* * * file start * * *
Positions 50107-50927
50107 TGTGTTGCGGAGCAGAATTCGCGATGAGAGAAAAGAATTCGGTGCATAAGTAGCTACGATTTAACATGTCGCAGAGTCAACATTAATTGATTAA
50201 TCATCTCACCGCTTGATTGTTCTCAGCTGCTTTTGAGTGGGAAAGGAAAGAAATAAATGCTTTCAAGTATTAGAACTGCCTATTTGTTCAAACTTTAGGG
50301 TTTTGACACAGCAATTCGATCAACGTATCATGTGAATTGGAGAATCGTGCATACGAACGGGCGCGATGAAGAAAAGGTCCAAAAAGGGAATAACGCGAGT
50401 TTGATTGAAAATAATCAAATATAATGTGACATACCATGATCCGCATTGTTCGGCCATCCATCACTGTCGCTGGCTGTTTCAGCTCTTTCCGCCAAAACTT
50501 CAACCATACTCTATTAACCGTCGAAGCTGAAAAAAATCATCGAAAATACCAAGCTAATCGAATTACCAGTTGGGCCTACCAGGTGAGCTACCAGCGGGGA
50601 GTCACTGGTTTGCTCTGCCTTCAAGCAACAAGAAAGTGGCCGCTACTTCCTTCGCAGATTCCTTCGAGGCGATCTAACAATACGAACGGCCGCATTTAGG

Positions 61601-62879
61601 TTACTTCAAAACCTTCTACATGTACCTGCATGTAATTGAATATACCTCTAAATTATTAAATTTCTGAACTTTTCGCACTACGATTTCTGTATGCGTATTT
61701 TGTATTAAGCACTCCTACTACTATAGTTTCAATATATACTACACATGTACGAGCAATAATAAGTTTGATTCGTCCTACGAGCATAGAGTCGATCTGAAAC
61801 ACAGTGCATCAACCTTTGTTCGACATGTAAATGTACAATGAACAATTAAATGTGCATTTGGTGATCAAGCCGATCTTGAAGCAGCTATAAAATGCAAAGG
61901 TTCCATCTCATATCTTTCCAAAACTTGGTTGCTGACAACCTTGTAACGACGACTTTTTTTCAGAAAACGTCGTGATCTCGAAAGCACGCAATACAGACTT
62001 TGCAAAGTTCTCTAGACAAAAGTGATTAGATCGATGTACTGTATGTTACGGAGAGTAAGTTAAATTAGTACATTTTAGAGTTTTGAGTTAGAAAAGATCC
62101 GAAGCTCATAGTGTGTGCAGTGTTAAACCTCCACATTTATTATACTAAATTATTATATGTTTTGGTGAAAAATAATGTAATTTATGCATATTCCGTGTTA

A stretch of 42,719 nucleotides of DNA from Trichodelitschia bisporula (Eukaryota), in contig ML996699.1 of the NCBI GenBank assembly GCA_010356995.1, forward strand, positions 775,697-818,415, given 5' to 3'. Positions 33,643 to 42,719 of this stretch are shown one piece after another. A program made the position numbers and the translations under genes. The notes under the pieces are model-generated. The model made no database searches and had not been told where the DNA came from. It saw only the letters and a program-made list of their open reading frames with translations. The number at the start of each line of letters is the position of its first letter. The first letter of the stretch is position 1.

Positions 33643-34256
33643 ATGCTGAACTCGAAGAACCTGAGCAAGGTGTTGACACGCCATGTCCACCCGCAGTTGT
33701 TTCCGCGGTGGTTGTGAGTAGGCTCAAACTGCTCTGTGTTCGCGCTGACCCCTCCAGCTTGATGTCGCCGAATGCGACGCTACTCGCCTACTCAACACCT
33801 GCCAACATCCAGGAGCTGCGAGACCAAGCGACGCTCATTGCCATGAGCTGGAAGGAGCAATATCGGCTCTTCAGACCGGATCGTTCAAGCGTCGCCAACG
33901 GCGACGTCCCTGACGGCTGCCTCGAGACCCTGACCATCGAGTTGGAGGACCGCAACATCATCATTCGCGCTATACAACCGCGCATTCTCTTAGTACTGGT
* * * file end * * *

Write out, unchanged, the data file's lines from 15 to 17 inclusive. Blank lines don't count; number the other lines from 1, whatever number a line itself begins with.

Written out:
A stretch of 42,719 nucleotides of DNA from Trichodelitschia bisporula (Eukaryota), in contig ML996699.1 of the NCBI GenBank assembly GCA_010356995.1, forward strand, positions 775,697-818,415, given 5' to 3'. Positions 33,643 to 42,719 of this stretch are shown one piece after another. A program made the position numbers and the translations under genes. The notes under the pieces are model-generated. The model made no database searches and had not been told where the DNA came from. It saw only the letters and a program-made list of their open reading frames with translations. The number at the start of each line of letters is the position of its first letter. The first letter of the stretch is position 1.

Positions 33643-34256
33643 ATGCTGAACTCGAAGAACCTGAGCAAGGTGTTGACACGCCATGTCCACCCGCAGTTGT